Africanized Honey Bees
Known to most as "killer bees," these hybrids were <a href="http://www.uaex.edu/Other_Areas/publications/PDF/MP451.pdf" target="_hplink">first created in the 1950s by man-made breeding of the African honeybee with Brazilian honeybees</a>, with the hopes of creating a bee with excellent honey-making capabilities, and better adaptability to the South American climate, according to a publication by the University of Arkansas. The bees started traveling north and South, <a href="http://www.invasivespeciesinfo.gov/animals/afrhonbee.shtml" target="_hplink">eventually reaching the United States in the early 1990s</a>, as indicated by the United States Department of Agriculture. The bees interbred with European honeybees, creating a "killer" hybrid that shows characteristics of both species. These Africanized honeybees are far more aggressive in nature, very protective of their hives and aren't very good at producing honey. They are also known for taking over other bees' hives, in sort of coup d'état, overthrowing the Queen bee and replacing her with one of their own. Therefore, resulting in a bee that is dangerous and a threat to the ecological diversity of the environment. Flickr photo courtesy of <a href="http://www.flickr.com/photos/austinevan/3168743674/" target="_hplink">austinevan</a>. <em><strong>CORRECTION:</strong> An earlier version of this article featured a photo of a robber fly, not an Africanized honey bee.</em>
Kudzu, the beautiful yet destructive plant that "ate the south" was first introduced to the United States in 1876, when it was imported from Japan. It was marketed as a decorative Oriental plant that helped prevent soil erosion; therefore, those in the southeastern portion of the U.S. were encouraged to plant it. Today, the plant can be found all over the United States. And when kudzu spreads, it spreads fast, smothering out any native plants in its path. And in order to remove the vine plant and prevent regrowth, it has to be completely and totally eradicated. Complete eradication is tough, though -- Kudzu has an enormous, complex root system -- It can be up to <a href="http://plants.ifas.ufl.edu/node/354" target="_hplink">seven inches in diameter, six feet or more in length and can weigh up to 400 pounds</a>, as stated by the University of Florida's Center for Aquatic and Invasive Plants. Flickr photo courtesy of <a href="http://www.flickr.com/photos/deestea/1387435826/" target="_hplink">Donna Sullivan Thomson.</a>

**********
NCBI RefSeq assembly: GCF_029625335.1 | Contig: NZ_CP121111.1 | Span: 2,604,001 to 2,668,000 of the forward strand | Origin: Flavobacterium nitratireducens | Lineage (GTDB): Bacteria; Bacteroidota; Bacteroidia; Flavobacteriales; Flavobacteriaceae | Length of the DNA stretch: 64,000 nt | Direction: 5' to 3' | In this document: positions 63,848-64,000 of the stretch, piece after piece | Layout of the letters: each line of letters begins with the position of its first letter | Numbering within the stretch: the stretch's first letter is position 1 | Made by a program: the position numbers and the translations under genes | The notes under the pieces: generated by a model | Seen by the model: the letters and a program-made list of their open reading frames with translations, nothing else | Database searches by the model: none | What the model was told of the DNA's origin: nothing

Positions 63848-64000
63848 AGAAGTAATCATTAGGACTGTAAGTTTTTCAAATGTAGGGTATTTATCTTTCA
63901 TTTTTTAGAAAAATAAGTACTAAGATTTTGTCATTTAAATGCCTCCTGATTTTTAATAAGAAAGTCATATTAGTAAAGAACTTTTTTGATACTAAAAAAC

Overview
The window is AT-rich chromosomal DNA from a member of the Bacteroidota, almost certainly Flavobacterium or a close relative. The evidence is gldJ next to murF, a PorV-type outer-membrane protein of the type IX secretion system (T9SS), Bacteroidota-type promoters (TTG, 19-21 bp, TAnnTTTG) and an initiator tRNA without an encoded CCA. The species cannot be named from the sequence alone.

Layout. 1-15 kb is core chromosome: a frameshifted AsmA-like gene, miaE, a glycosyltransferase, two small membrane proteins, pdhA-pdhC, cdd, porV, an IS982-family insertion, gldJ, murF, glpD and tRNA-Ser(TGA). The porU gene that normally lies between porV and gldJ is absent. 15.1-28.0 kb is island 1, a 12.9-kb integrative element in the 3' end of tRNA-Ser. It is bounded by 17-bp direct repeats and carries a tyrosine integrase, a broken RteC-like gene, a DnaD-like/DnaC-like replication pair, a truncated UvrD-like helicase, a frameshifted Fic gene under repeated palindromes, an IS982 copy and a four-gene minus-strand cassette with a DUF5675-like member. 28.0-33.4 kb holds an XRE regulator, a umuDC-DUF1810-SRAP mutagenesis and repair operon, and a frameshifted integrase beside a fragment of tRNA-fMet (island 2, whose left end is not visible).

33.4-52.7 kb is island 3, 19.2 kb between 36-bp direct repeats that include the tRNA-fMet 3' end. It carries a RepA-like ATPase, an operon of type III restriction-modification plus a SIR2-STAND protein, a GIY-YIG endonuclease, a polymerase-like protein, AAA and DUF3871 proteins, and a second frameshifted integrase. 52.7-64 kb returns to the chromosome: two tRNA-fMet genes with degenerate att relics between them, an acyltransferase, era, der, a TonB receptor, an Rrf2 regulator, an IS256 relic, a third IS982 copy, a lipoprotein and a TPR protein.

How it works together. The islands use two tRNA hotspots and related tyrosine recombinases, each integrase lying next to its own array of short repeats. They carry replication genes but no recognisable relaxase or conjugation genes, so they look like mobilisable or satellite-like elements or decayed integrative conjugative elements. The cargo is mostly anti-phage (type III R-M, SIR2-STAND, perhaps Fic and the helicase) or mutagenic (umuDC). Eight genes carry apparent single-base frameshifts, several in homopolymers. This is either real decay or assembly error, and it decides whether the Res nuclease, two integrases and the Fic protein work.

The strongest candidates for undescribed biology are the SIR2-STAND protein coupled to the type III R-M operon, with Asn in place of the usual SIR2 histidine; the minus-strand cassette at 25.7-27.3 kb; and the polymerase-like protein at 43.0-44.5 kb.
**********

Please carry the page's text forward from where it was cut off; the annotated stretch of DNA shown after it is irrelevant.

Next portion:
According to the United States Department of Agriculture, Asian carp are native to China and southeast Asia and <a href="http://www.invasivespeciesinfo.gov/aquatics/asiancarp.shtml" target="_hplink">were introduced to the U.S. by the fish farming industry in the 1970s</a> -- they were used to skim algae off aquaculture ponds. While the fish farmers were well intentioned, the plan backfired when fish started putting those fins to work, escaped the farms and began their long journey up the Mighty Mississippi. <a href="http://www.epa.gov/glnpo/invasive/asiancarp/" target="_hplink">Along the way, the carp have depleted massive amounts of plankton and other natural species</a>, made apparent by the United States Environmental Protection Agency. In preparation for the carp finally reaching the Great Lakes and causing enormous damage to $7.5 billion industry, the government spent over <a href="http://www.mlive.com/environment/index.ssf/2011/11/army_corps_to_restore_asian_ca.html" target="_hplink">$9.1 billion building an electric barrier to keep the fish out of the Great Lakes.</a> In addition to damaging the natural ecosystem, the carp also have a bad habit of jumping out of the water and damaging boaters. Photo courtesy of <a href="http://www.flickr.com/photos/acrcc/6276913542/" target="_hplink">Asian Carp Regional Coordinating Committee.</a>